The effect of gender and weekly running distance on running : related injury patterns and prevalence in short, middle and long-distance runners

Kosciuk, Anna Katarzyna (2019) The effect of gender and weekly running distance on running : related injury patterns and prevalence in short, middle and long-distance runners. (MSc(R) thesis), Kingston University, .


Background: Running-related injuries constitute a major health concern, especially with increases in recreational running and a growing number of distance running events. Literature broadly suggests that females could be at greater risk of sustaining traumas than males, but specific risk factors are unclear. Distance has also been shown to affect injury occurrence in runners, however to date, no protective threshold has been established in the amount of mileage per week. Aim: To investigate the effects of gender and weekly distance on lower extremity injury prevalence in runners. Methods: This research consisted of two studies. Study one was a retrospective cohort study, which was designed to investigate the prevalence of running-related injuries and establish trends in short, middle- and long-distance runners. Anonymised self-reported data related to running routine of 386 females and 614 males who attended a sports clinic for footwear prescription were sampled and analysed. The second study investigated 26 middle-distance runners (13 males and 13 females) in relation to their foot mobility, lower limb function and gait biomechanics through variety of static clinically recognised tests, such as Foot Posture Index, Windlass Mechanism, Supination Resistance and Single Leg Squat Tests and dynamic 2-dimensional video analysis. Results: According to data in Study 1, both male and female runners in all distance groups were found to be at a very high risk of self -reported running-related traumas (80.5%-86.9%) and distance was not established as an injury risk factor (p> 0.05). Females had greater injury rates than males in each distance group, with the greatest difference observed in middle distance runners (females 91.5%, males 76.0%). Knee injuries were the most common traumas reported by each population, followed by the foot and shank. A significantly higher number of hip injuries were reported by females than males. According to data in Study 2, male middle-distance runners were found to suffer from knee (40%), shank (30%) and foot injuries (20%). In females, hip (33.3%), ankle (33.3%) and foot injuries (33.3%) were most common. Males and females also exhibited different characteristics in relation to foot mobility and knee motion pathway. Additionally, a positive relationship between injury occurrence and supination resistance was found in the left foot (p<0.05). Conclusion: Overall, all runners were found to be at a high injury risk, regardless of running distance, which was found not to be significant for injury prevalence. Females were found to be at a high, and significantly greater, risk of running-related issues compared to males, which was not explained by training habits. Although males and females showed similarity in patterns of injury, it was hypothesised that the underlying pathway of those injuries might differ between runners due to variety of internal factors associated with gender. Females had more pronated and flexible feet than males. Further research should focus on investigating how foot and lower limb mobility, body anatomy and hormonal status affects movement biomechanics in males and females to develop strategies to protect runners from running related issues through exercise, footwear recommendation and gait education.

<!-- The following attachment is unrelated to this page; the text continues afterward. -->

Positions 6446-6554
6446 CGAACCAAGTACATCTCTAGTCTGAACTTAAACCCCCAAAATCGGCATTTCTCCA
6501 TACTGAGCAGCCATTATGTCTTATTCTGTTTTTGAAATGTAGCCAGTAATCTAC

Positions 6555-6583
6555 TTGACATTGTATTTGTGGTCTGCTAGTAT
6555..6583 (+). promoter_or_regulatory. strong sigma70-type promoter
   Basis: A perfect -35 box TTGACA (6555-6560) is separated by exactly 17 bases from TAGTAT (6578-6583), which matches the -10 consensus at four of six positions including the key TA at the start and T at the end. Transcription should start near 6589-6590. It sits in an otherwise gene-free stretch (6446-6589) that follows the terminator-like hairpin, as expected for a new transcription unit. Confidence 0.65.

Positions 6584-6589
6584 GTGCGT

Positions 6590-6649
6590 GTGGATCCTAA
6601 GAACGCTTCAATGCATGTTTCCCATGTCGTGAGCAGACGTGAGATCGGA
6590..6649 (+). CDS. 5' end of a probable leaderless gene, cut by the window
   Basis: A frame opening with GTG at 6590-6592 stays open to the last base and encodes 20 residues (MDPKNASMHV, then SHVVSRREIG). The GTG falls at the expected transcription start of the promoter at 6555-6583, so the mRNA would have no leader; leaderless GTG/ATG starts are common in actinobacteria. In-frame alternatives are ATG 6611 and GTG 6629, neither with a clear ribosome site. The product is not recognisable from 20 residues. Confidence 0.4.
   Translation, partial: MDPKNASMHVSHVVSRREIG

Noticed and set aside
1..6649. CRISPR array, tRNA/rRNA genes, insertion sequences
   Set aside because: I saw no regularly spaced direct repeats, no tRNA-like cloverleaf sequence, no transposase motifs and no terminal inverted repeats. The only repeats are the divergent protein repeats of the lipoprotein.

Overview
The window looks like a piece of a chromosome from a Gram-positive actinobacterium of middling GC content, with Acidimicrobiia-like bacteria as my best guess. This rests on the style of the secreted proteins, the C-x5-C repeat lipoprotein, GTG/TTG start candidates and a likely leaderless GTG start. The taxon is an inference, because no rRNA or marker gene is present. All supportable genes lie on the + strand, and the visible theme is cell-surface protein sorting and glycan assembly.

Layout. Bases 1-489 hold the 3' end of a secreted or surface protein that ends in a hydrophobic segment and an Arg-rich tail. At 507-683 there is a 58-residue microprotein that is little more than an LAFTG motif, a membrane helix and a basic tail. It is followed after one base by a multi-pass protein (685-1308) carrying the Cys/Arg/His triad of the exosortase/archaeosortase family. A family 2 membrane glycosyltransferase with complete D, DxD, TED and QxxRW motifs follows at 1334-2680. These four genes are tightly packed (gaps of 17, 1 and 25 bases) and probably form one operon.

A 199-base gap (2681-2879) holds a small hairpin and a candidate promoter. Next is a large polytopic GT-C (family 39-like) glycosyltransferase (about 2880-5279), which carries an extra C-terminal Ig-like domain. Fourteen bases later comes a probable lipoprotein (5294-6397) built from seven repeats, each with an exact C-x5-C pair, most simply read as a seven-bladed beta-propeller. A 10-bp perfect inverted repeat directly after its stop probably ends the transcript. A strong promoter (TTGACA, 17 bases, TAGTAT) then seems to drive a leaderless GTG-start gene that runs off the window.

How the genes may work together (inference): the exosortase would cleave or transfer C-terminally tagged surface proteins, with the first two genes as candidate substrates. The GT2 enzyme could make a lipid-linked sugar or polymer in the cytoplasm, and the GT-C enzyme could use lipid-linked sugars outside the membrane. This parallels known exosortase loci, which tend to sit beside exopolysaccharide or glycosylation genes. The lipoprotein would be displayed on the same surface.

Actions (Repository Editors)

Item Control Page Item Control Page